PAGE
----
Open Access Senior Thesis
Bachelor of Arts
This work is licensed under a Creative Commons Attribution 3.0 License.
© 2013 Rachel Conrad
Ecuador was ‘refounded’ at the turn of the 21st century, with the articulation of progressive and inclusive ideals in a new Constitution. Social movements and leftist intellectuals in Ecuador have expressed that president Rafael Correa has failed to uphold the 2008 Constitution’s goals and values. President Correa and his Alianza PAIS government have utilized the rhetoric of the revolutionary ideals articulated in the Constitution, but in practice, they have continued to implement the status quo Western development model, and a large part of their development strategy involves ‘neo-extractive’ activities. Hydroelectric energy production is contributing to the ‘neo-extractive’ development model in Ecuador, and its implementation has often violated Constitutional rights. This thesis is an analysis of natural resource extraction in Ecuador and its social repercussions, with a focus on hydroelectric energy production. It is shown that the hydroelectric industry in Ecuador is not as “clean,” sustainable, or non-extractive as it is purported to be, through a case study of the San José del Tambo hydroelectric project and the exploration of an international support for hydroelectric extractivism, the United Nations Clean Development Mechanism, and its misleading framing of extractive projects as “sustainable development.” Social movements in Ecuador are acting to reverse the perversion of their originally revolutionary ideals, and to implement a post-extractive model informed by those revolutionary ideals.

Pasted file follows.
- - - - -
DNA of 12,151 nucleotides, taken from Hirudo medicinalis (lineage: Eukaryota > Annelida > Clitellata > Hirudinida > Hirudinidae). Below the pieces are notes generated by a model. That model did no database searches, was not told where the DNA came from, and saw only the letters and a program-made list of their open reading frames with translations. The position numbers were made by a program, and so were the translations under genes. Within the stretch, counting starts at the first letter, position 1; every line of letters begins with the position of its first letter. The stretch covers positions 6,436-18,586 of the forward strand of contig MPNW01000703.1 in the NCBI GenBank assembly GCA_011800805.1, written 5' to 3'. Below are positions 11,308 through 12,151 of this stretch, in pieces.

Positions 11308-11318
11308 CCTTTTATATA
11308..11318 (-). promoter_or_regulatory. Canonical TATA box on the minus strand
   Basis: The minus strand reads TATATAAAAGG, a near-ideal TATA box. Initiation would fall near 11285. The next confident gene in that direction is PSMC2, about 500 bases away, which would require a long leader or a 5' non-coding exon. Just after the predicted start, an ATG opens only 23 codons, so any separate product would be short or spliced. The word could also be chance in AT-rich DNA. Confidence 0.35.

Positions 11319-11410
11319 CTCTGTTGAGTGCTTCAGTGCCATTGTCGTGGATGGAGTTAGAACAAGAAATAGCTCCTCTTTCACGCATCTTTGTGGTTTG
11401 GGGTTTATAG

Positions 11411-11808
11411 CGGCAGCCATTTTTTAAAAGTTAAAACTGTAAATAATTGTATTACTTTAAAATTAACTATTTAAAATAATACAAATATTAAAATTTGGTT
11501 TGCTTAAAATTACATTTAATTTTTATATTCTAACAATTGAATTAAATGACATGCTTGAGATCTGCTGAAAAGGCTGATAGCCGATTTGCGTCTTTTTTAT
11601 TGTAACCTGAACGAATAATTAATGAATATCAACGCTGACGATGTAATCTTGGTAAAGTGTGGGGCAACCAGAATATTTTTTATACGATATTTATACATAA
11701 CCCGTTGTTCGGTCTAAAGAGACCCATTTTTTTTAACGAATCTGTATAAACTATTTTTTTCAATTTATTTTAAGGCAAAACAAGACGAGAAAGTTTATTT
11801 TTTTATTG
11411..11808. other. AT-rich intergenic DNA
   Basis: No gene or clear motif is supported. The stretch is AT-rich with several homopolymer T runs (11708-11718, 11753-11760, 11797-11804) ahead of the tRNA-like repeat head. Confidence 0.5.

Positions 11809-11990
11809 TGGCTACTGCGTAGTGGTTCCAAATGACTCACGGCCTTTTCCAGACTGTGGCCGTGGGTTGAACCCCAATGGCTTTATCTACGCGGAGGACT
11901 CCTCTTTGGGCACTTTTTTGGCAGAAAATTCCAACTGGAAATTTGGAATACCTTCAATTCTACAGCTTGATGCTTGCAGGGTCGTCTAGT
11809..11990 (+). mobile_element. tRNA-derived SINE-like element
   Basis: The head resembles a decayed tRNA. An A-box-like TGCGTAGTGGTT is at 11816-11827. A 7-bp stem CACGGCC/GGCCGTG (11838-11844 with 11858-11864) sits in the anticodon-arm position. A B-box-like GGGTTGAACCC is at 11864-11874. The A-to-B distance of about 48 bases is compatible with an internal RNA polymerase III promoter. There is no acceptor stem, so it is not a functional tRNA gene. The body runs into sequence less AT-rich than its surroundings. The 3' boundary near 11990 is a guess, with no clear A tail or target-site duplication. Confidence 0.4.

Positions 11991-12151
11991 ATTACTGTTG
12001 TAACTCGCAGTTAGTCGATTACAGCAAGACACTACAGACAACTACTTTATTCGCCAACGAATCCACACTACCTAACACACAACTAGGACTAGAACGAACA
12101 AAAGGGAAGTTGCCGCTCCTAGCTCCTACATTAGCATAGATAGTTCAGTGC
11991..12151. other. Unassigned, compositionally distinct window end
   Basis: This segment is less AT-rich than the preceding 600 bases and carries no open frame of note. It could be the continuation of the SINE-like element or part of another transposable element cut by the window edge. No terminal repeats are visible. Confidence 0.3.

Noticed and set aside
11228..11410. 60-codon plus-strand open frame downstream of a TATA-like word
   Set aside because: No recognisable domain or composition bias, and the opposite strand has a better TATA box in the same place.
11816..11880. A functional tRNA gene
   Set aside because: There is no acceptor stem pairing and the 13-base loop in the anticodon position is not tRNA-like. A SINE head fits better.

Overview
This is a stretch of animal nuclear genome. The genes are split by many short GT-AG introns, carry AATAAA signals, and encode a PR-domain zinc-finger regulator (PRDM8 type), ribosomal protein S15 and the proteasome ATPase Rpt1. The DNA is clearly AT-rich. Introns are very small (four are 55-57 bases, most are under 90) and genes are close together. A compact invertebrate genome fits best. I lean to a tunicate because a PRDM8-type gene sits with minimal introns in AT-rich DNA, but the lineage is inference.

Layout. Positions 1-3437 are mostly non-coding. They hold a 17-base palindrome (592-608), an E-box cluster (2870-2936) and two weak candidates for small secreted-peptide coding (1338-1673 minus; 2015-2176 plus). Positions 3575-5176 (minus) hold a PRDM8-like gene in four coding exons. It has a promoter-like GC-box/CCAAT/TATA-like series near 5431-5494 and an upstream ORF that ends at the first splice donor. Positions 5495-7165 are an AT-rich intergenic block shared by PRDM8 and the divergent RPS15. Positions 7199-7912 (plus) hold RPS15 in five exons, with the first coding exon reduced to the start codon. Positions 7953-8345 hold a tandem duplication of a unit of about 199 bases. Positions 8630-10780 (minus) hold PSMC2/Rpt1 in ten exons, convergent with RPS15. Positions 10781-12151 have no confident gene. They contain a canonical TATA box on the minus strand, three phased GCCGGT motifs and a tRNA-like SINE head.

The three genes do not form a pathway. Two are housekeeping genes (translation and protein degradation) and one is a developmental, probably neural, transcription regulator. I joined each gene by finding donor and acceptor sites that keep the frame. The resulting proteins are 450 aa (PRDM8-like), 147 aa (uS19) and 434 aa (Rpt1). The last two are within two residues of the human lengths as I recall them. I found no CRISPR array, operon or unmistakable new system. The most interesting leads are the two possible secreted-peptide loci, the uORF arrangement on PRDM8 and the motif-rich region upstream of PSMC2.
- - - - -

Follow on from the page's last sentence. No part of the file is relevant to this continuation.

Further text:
Conrad, Rachel E., "'Clean Energy' At What Cost?" (2013). Pitzer Senior Theses. 43.